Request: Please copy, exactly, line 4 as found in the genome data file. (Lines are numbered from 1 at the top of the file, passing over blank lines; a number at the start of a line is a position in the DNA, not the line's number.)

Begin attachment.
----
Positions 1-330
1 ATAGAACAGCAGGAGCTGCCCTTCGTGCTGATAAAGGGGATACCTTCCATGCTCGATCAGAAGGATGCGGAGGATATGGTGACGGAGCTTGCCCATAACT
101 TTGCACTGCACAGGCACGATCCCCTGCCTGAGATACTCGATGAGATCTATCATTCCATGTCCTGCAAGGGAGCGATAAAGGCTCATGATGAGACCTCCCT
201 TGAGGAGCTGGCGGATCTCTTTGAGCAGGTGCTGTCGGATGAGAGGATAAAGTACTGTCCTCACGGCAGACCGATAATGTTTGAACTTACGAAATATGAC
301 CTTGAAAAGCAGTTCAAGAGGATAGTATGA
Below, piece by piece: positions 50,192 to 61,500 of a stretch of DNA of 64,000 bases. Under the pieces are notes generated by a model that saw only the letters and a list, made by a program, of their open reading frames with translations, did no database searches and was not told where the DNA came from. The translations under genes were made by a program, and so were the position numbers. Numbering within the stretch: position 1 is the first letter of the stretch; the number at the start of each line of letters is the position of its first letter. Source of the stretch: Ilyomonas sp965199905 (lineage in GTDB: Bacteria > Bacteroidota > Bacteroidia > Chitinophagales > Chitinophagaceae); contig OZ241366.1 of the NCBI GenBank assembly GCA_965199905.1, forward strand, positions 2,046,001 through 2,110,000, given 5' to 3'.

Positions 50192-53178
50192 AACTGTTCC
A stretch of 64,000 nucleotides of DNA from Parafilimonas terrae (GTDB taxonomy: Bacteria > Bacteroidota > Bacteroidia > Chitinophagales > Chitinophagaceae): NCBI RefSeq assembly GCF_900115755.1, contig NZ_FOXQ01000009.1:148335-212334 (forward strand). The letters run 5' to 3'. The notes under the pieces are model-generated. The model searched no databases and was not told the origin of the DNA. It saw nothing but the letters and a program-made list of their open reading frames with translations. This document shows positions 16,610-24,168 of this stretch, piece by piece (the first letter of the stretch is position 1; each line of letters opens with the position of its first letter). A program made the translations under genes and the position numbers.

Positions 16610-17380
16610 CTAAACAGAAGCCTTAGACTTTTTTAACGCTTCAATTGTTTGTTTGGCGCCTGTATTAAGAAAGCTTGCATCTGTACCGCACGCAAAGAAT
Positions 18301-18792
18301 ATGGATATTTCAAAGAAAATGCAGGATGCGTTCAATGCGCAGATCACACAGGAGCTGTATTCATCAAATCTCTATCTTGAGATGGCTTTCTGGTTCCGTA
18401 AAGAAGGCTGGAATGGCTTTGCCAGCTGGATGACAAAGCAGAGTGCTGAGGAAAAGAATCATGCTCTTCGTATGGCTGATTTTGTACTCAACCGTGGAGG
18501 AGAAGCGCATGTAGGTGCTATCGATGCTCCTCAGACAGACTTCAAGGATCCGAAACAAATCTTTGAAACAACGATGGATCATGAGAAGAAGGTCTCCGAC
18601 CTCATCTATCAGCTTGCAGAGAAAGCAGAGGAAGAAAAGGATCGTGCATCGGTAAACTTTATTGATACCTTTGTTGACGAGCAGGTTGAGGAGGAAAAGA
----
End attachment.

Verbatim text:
201 TGAGGAGCTGGCGGATCTCTTTGAGCAGGTGCTGTCGGATGAGAGGATAAAGTACTGTCCTCACGGCAGACCGATAATGTTTGAACTTACGAAATATGAC